Morphometric analysis of neuronal soma size within the motor nucleus of a transplanted murine skeletal muscle.код для вставкиСкачать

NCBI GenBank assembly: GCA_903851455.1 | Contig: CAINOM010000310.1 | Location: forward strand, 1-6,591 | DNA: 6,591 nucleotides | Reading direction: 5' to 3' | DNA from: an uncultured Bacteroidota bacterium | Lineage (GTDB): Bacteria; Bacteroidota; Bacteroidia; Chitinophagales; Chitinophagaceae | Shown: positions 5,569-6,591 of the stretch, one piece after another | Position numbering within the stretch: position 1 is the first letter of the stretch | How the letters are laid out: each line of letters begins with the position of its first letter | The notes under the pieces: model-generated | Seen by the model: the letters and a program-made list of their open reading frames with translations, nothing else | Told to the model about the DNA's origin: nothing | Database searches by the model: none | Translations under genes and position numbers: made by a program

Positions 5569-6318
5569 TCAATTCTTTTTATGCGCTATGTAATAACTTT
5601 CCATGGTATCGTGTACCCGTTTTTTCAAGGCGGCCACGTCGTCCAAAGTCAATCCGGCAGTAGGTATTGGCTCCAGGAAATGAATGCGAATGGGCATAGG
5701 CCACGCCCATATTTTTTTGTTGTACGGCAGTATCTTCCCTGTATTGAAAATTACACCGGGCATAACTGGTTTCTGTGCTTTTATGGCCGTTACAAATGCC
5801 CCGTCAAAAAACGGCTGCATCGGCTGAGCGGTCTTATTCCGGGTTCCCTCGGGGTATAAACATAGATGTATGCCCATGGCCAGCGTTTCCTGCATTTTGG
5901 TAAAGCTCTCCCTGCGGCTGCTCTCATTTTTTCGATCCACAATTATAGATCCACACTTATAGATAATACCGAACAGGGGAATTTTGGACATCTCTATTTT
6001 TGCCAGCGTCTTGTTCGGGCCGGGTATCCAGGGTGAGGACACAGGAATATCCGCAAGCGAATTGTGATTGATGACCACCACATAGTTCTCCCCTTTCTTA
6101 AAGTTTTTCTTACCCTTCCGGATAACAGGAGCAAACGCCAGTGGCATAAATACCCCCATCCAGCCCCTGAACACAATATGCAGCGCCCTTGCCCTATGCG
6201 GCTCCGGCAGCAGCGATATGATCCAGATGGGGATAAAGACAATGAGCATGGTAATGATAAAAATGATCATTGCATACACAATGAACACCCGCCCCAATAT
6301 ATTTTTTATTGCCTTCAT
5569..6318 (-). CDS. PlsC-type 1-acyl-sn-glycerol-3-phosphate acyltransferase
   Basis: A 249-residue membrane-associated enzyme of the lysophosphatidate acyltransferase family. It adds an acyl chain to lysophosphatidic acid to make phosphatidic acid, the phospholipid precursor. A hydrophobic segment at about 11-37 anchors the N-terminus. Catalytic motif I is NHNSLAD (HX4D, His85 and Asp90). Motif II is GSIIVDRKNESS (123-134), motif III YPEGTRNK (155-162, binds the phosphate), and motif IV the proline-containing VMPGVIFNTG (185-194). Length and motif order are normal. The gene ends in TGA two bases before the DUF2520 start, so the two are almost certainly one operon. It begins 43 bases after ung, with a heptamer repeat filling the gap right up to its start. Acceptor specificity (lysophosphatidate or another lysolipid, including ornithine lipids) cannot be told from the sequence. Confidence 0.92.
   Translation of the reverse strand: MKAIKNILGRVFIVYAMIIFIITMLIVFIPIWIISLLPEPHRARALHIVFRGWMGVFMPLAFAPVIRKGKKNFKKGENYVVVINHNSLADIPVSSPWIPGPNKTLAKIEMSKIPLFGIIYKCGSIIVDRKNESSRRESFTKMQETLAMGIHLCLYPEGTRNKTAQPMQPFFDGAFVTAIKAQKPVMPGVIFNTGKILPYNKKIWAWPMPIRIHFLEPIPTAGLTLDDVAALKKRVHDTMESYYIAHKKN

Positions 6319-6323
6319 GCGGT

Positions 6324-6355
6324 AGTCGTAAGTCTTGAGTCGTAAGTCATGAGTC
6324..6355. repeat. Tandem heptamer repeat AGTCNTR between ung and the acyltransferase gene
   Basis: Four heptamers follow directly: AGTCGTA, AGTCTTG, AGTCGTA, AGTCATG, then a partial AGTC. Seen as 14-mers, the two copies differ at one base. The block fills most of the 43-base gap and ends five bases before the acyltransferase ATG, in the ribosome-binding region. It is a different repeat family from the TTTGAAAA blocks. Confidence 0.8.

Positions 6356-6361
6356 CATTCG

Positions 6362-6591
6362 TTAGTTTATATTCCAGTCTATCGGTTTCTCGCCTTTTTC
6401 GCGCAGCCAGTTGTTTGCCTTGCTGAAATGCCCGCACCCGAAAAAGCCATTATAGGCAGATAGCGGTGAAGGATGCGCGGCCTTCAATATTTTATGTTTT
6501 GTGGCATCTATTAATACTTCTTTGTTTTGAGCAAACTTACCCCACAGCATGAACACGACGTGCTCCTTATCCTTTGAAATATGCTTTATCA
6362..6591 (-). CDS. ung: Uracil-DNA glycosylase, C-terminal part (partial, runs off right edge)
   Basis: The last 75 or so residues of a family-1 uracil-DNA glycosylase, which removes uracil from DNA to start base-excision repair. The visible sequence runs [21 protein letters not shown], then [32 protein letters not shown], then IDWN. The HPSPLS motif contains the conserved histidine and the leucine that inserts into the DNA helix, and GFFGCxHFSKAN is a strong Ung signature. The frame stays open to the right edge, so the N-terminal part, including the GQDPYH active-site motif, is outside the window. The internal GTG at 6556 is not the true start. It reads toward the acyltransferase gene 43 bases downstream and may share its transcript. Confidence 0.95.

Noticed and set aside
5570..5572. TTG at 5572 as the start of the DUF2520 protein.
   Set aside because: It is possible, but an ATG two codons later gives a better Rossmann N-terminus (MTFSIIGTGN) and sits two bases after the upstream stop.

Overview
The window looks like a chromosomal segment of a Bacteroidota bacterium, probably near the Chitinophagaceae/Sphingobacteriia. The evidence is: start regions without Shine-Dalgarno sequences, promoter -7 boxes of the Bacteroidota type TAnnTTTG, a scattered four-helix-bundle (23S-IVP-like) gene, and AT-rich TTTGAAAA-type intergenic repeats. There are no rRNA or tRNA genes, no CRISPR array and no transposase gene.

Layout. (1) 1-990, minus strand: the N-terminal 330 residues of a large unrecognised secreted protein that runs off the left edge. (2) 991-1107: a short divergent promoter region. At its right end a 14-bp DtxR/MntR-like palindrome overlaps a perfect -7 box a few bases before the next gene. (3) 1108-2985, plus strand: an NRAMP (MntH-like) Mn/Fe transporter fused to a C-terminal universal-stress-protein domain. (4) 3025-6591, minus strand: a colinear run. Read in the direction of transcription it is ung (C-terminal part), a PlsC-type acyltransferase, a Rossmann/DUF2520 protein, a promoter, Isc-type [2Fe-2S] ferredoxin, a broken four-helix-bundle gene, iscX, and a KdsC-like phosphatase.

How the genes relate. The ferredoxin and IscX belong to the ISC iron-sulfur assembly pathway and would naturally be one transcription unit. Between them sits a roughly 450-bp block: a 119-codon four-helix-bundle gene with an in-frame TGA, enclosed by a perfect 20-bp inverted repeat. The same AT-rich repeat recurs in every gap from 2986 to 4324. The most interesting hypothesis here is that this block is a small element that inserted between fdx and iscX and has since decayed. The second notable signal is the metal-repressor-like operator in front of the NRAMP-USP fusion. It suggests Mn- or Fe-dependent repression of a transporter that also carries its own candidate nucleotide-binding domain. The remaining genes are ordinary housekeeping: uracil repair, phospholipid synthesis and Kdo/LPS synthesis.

THE ANATOMICAL RECORD 217:402-406 (1987) Morphometric Analysis of Neuronal Soma Size Within the Motor Nucleus of a Transplanted Murine Skeletal Muscle KATHLEEN M. KLUEBER Medical Sciences ProgradAnatorny Section, Indiana University School of Medicine, Bloomington, IN 47405 ABSTRACT Since the number of motor neurons supplying a muscle graft is reduced, the peripheral field for the surviving motor neurons would be enlarged. This possible change in motor unit size may result in morphologic changes in the size of motor neurons within the motor neuron pool of the graft. The extensor digitorum longus (EDL) muscle from 19 transplanted and 17 age-matched normal 129 ReJ female mice were injected with horseradish peroxidase in order to examine the cell size distributions of the motor neuron pools supplying these muscles. Computer-assisted morphometric analysis of cell sizes within the motor neuron pool to the transplants indicated a significant shift in cell size, with the largest areas ranging between 630 and 1250 pm2. A number of the alpha neurons supplying the grafts were twice the average cell size for the control population = 592 pm2). The increase in the number of large motor neurons indicates a n hypertrophy of neurons reinnervating the grafts. The long-term graft is reinnervated by a decreased population of motor neurons = 71, which vary in size from small to very large, reflecting both changes in the possible source of the nerve reinnervating the graft as well as alteration in the size of the motor unit, respectively. (x (x Subsequent to whole muscle transplantation, the myofibers of the denervated, devascularized graft undergo necrosis. The necrotic myofibers are phagocytosed, leaving only the empty basal lamina1 tubes. Finally, regenerating myofibers are formed de novo within these tubes, and most, if not all, of the myofibers receive motor innervation. This secondary myogenesis occurs without the presence of nerves (Carlson et al., 1979) with reinnervation occurring at two weeks posttransplantation in the mouse (Ontell et al., 1982). Although the reinnervating neurons of the murine extensor digitorium long u s (EDL) are located within the same spinal cord level and Rexed's lamina as those to nontransplanted EDL muscles, the motor neuron pool of murine grafts is significantly smaller in size than those innervating the nonoperated muscle (Klueber et al., 1984). Since the murine EDL regenerate contains a third less myofibers than unoperated controls (Bourke and Ontell, 1984) and the number of motor neurons supplying the grafts is reduced (Klueber et al., 1984), the motor units to the graft are modified as indicated by the myofiber type grouping in the murine model of secondary myogenesis (Thomas et al., 1984).Thus, the reinnervation pattern of the EDL graft is not the same as the innervation pattern seen prior to transplantation. The question arises: Does the altered peripheral field of the transplant influence the soma size of the reinnervating motor neurons supplying the graft? It was the purpose of this study to examine the motor neuron soma sizes within the motor neuron pool of transplanted murine EDL muscles. 0 1987 ALAN R. LISS. INC MATERIALS AND METHODS Under methoxyflurane anesthesia (Metafane, PitmanMoore, Inc., Washington Crossing, NJ) administered via inhalation, the extensor digitorum longus (EDL) muscles of 19 four-week-old 129 ReJ female mice were surgically removed and then soaked in 0.75% bupivacaine HCl (Marcaine, Sterling Drug Inc., New York, NY), a known myotoxic agent (Benoit and Belt, 1970; Libelius et al., 1970). The muscle was then reattached to the tendonous ends (Carlson and Gutman, 19741, but no attempt was made for neurovascular anastornosis. At 100 days posttransplantation, the grafts as well as EDL muscles from 17 age-matched normal 129 ReJ female mice were surgically exposed. Using a n endodontic file technique (Klueber and Ontell, 1984), a semisolid paste of horseradish peroxidase (HRP, Sigma Type VD was placed intramuscularly. After a n 18-24-hour survival time, the animals were anesthetized with methoxyflurane via inhalation, intravenously injected with heparin, then transventricularly perfused with physiological saline followed by 1% paraformaldehyde and 1% glutaraldehyde in 0.1M phosphate b d e r (pH 7.2). The spinal cords were removed and fixed a n additional 2 hours in fresh fixative (4"C), processed through a graded series of sucrose solutions to be stored in 30% sucrose (4°C) overnight. Spinal cord segments L2 through L4 were mounted and cut in serial transverse Received July 28, 1986; accepted November 19, 1986 MOTOR NEURON SOMA SIZE INNERVATING MUSCLE GRAFTS section (42 pm) on a cryostat (Damon/IEC Division, model CTD) and subsequently processed for HRP reaction product with the tetramethylbenzidine method of Mesulam (1978). Selection of spinal cord segments L2 to L4 was made based on prior work in this laboratory as well as the description of the location of the motor neurons to the deep and superficial peroneal nerves, which supply the muscles of the shank in the mouse (McHanwell and Biscoe, 1981a). The number of cells within the motor neuron pool for both the control and grafted EDL was evaluated using a A 0 microstar microscope equipped with dark-field and phase optics. Composite camera lucida drawings from each spinal cord were made to record the position and size of each motor neuron within the motor nucleus. No correction factor was necessary since the motor neuron pool was small and dispersed, and the individual cells could be followed by visual inspection within the serial sections. However, only those cells exhibiting a nucleus or nucleolus (Strick et al., 1976), determined with phase optics, were considered as cell bodies for counting and morphometric analysis. Morphometric analysis of soma size for all neurons within each of the motor neuron pools was accomplished by tracing the outline of soma perimeter, including the roots of dendritic and axonal processes within the plane of focus (Fig. 1). The resulting camera lucida drawings (50x1 were used for morphometric analysis using the Bioquant I1 analysis programs (R&M Biometrics), which stores perimeter and area measurements in individual 403 files for control and experimental groups. The files for each group were combined to produce normalized histograms of cell areas of the transplants and controls. Statistical analysis of motor neuron sizes for the control and grafted muscles was completed using a two-tailed Student's T-test, and the level of significance was set at P < .05. RESULTS The average size of the motor neuron pool for the control EDL was 16 f 1.03 SEM cells (N = 17),whereas the average size of the motor neuron pool to the EDL grafts was 7 & 0.90 SEM cells (N = 19, range 2-14). Morphometric analysis of the motor neuron soma size of the normal EDL indicates that the motor nucleus consists of a trimodal population of cells (Fig. 2) whose soma area ranges from 250 to 1250 pm2. Within the motor nucleus for the normal EDL, there is a population of small motor neurons ranging in area from 250 to 420 pm2 representing 18.3% of the cells. The midsized group of neurons consisted of areas ranging from 420 to 630 pm2, while the large group of cells had soma areas from 630 to 1250 pm2. The latter groups represent 44.5% and 34.9% of the total cell population for the EDL motor nucleus, respectively (Table 1). The soma size distribution of the motor neurons of the transplanted EDL was not trimodal in nature but rather widely dispersed. When the ranges of soma size found in the control group are superimposed on the motor neuron Fig. 1. A phase micrograph of 6 HRP-filled neurons from the motor nucleus of the EDL. The black dashes enclose the area used for morphometric analysis of the soma cell size. In this plane of focus, the nuclei (n) of 4 cells was noted; thus, only those cells were measured. x 100. 404 K.M. KLUEBER CONTROL L [7 GRAFTS l 0 20 10 30 40 CELL AREA (pm’) Bin width = 4 2 p ’ Fig. 2. Normalized histogram of soma size distribution from the motor neuron pools of control and transplanted EDL muscles. Note that the control group has a distinct trimodal population of cell size. For the grafts, however, the soma size distribution has a wider range with no definitive pattern. TABLE 1. Percentages of motor neuron soma sizes for control and transplanted EDL muscles Range of soma area (Km2) <250 250-420 420-630 630-1250 > 1250 Control spinal cords (N= 17) cells measured (N= 277) 1.4 18.3 & 44.5 34.9 & 0.8 +_ 1.0 4.1 4.1* 5.1** 0.6 Transplant spinal cords (N = 19) cells measured (N = 135) 2.8 & 1.4 17.9 4.7 25.9 k 4.7* 51.1 f 7.3** 2.2 & 1.4 *P < ,005. **P c . 0 5 . size distribution of the grafts, it becomes apparent that there is a shift in soma size for those neurons reinnervating the graft (Table 1). The percentage of neurons falling within the control ranges decreased for the small and medium populations, while increasing in the largest group of neurons (17.9%, 25.9%, and 51.1%, respectively). However, the range of soma size for both the small and large neuron populations increased for the grafts (Table 1).For the transplant motor neurons, 2.8% of the small neuron population were < 250 pm2 and 2.2% of the large neurons were > 1250 pm2. Further evaluation of individual soma size distributions for both the transplants and the control group revealed that 21.2% of the motor nuclei of the grafts did not contain motor neurons smaller than 630 pm2, while none of the control motor nuclei had all their motor neurons greater than 630 pm2. Within the transplant group, 15.8% of the motor nuclei did not contain neurons above 630 pm2, while 11.8% of the control muscles fit into this category. The transplant group had 63.2% of the individual motor nuclei in which over half of the neurons were greater than 630 pm2, while only 29.4% of the control motor neuron pools had a similar composition. In general, there appears to be a tendency for the small-sized motor neuron pools of the transplants to consist of the large-sized neurons ( > 630 pm2). Comparison of the soma size distributions for the control and transplant motor nuclei (Fig. 1; Table 1)reveal a slight shift in the percentage of small motor neurons for the transplant. Similarly, there is a highly significant (P < .005) decrease in the percentage of medium motor neurons in the transplant motor nucleus, with a significant (P < .05) increase in the percentage of very large neurons. Overall, theaverage soma size for the transplant’s motor neurons (X = 642.2 pm2 f 22.5 SEM) was significantly larger than that of the control neurons (X = 592.2 pm2 k 12.5 SEMI indicating a small yet significant (P < .05) shift in cell soma size for those neurons reinnervating the grafts. DISCUSSION In a n HRP study of the motor neuron pool to normal feline muscle, Burke et al. (1982) described a bimodal population of neuron sizes for both the medial gastrocnemius and soleus muscles. The motor nuclei of these muscles consisted of a population of small neurons (gamma) and a population of large (alpha) neurons. Pelligrini et al. (1977) further subdivided the large motor neuron population of the same feline muscles into small and large alpha neurons. The latter two types of alpha motor neurons were correlated to the fiber type of the muscle fibers they innervated: the small and large alpha neurons innervate the fast twitch oxidative (Type IIa) and the fast twitch glycolytic fibers (Type Ilk), whereas the smallest cells (gamma) innervate the slow twitch fibers (Type I) (Strick et al., 1976; Burke et al., 1982). The normal EDL muscle consists of a mixed myofiber population that contains 36% of Type IIa and 63% of Type IIb with less than 1% Type I (Thomas et al., 1984). In contrast, great variability of fiber type percentages was seen in the transplanted EDL (Thomas et al., 1984); therefore, the variation of motor neuron size to the transplants could be the result of the myofiber types found in the regenerated muscle. The trimodal distribu- MOTOR NEURON SOMA SIZE INNERVATING MUSCLE GRAFTS tion of cell size was noted in the motor nucleus of the normal EDL muscle of this study, but not for the transplants. The size range for motor neurons for the control and transplanted muscles in the current study correspond to those described by McHanwell and Biscoe (1981b)for the deep peroneal nerve. The EDL motor nucleus would be included within this motor column. The morphometric analysis of motor neuron cell size distribution for the transplanted EDL indicates a change in the size and number of small motor neurons and the addition of a population of very large motor neurons. This is the first study evaluating cell size distribution of motor neurons supplying a muscle graft. Similar changes in cell size distributions have been described following nerve section (Brushart and Mesulam, 1980).The transplantation procedure used in the current study involved the cutting of the muscle nerve to the EDL without reanastomosis following the repositioning of the graft. The size of the motor neurons to the grafts is similar to the size of motor neurons supplying the soleus muscle in murine muscular dystrophy (Parry et al., 1982). Since both the transplant and the dystrophic muscle undergo secondary myogenesis, similar changes in reinnervation may be expected. The decrease in the number of small neurons (250420 pm2) reinnervating the graft may be due to the poor reinnervation potential of gamma motor neurons following nerve section (Brushart and Mesulam, 1980).Following nerve section, motor neurons have been shown to retract dendrites in response to the peripheral injury (Kreutzberg, 1986). This type of response could account for the presence of the population of small neurons (< 250 pm2) within the motor columns of the grafts since the peripheral nerve is cut at the time of transplantation. Another possibility is that the small neurons found reinnervating the grafts may belong to the motor column of a more distal muscle. McHanwell and Biscoe (1981) describe such a relationship of neuronal size to muscle placement in the hindlimb of the mouse with a decrease in neuronal cell size for the more distal muscles. The possibility of nerves from surrounding muscles sprouting to supply denervated myofibers has been described (see Brown et al., 19811, but this possibility of muscle neurotization has not been examined in the current study. The increase in size of some of the alpha motor neurons for the graft could be the result of hypertrophy normally seen during the chromatolytic response of a neuron following nerve section (Gutmann, 1961). Similar increases in the large motor neuron size were found in a study of the motor innervation of the dystrophic soleus muscle (Parry et al., 1982). Muscular dystrophy is thought to be a neuropathy resulting in denervation of dystrophic myofibers (Parry et al., 1982). Although the neuronal swelling remains only as long as the regeneration of the damaged axon persists, it has been reported to last up to two years in the rat (Ducker, 1972). Another explanation for the increased size of some of the alpha motor neurons to the graft is a true hypertrophy in response to a change in motor unit size following reinnervation. After nerve section, both the muscle and nerve undergo changes (Brown et al., 1981). Among the changes that can take place in the motor nucleus is a loss of neurons capable of reinnervation due to severe 405 damage and death (Turner, 1943), or diversion of the regenerating axons away from their target (Barron et al., 1981). In either case there would be a reduction of nerve supply to the graft. Thus the decrease in the number of neurons to the graft would result in a n increase in motor unit size (Lowrie et al., 1985). Although the number of myofibers found within the murine graft is reduced by 32% (Bourke and Ontell, 1984) and the motor neuron pool is reduced by 53% (Klueber et al., 1984), a change in the motor unit size is likely a s can be inferred in this study. The grafts with the smallest number of motor neurons exhibit the tendency to be reinnervated by the largest motor neurons. Since motor neurons have been noted to be capable of sustaining a much larger peripheral field when the normal number of neurons is unavailable (Betz et al., 1979), the expansion of the graft’s motor unit could be reflected in a n increase in motor neuron cell body size as noted by Lowrie et al. (1985) following nerve section in the rat. In summary, the long-term graft is reinnervated by a decreased population of motor neurons, which vary in size from small to very large, reflecting possible changes in the source of the nerve supply as well as alteration in the size of the motor unit, respectively. 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